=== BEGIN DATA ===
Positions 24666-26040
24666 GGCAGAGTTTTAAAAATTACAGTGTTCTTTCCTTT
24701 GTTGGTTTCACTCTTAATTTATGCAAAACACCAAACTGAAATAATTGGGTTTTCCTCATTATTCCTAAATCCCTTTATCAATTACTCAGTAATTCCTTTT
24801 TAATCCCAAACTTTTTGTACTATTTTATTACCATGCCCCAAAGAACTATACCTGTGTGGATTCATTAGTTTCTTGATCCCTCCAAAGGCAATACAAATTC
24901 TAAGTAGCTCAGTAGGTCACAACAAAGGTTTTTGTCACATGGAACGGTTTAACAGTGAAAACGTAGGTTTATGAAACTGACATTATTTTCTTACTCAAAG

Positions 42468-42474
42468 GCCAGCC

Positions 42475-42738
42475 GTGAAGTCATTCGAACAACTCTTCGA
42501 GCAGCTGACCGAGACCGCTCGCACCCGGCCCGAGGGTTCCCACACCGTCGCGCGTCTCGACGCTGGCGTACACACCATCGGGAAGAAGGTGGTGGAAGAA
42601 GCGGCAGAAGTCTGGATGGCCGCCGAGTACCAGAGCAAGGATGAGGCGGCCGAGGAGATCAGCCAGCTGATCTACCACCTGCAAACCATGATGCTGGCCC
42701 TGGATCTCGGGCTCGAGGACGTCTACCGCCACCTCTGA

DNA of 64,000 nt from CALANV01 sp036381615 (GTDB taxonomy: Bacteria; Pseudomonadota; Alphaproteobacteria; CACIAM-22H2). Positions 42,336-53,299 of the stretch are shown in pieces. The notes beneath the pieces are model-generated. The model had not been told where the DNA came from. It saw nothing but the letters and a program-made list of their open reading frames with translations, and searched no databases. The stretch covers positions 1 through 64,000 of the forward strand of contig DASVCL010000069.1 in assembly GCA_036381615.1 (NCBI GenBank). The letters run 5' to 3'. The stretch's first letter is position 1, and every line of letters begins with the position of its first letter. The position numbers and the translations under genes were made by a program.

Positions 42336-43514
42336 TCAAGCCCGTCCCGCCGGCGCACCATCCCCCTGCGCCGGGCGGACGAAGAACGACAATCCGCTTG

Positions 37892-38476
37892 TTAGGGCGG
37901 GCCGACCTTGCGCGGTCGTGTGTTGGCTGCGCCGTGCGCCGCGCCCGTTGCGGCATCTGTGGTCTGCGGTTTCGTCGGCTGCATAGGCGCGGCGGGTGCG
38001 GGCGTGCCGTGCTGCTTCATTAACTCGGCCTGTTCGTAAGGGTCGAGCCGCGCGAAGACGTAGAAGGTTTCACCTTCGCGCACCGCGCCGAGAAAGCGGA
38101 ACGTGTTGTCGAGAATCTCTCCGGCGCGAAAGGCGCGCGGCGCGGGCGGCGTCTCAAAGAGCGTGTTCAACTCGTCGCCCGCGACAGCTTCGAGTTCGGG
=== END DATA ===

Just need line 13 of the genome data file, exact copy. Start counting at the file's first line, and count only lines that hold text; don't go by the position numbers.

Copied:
DNA of 64,000 nt from CALANV01 sp036381615 (GTDB taxonomy: Bacteria; Pseudomonadota; Alphaproteobacteria; CACIAM-22H2). Positions 42,336-53,299 of the stretch are shown in pieces. The notes beneath the pieces are model-generated. The model had not been told where the DNA came from. It saw nothing but the letters and a program-made list of their open reading frames with translations, and searched no databases. The stretch covers positions 1 through 64,000 of the forward strand of contig DASVCL010000069.1 in assembly GCA_036381615.1 (NCBI GenBank). The letters run 5' to 3'. The stretch's first letter is position 1, and every line of letters begins with the position of its first letter. The position numbers and the translations under genes were made by a program.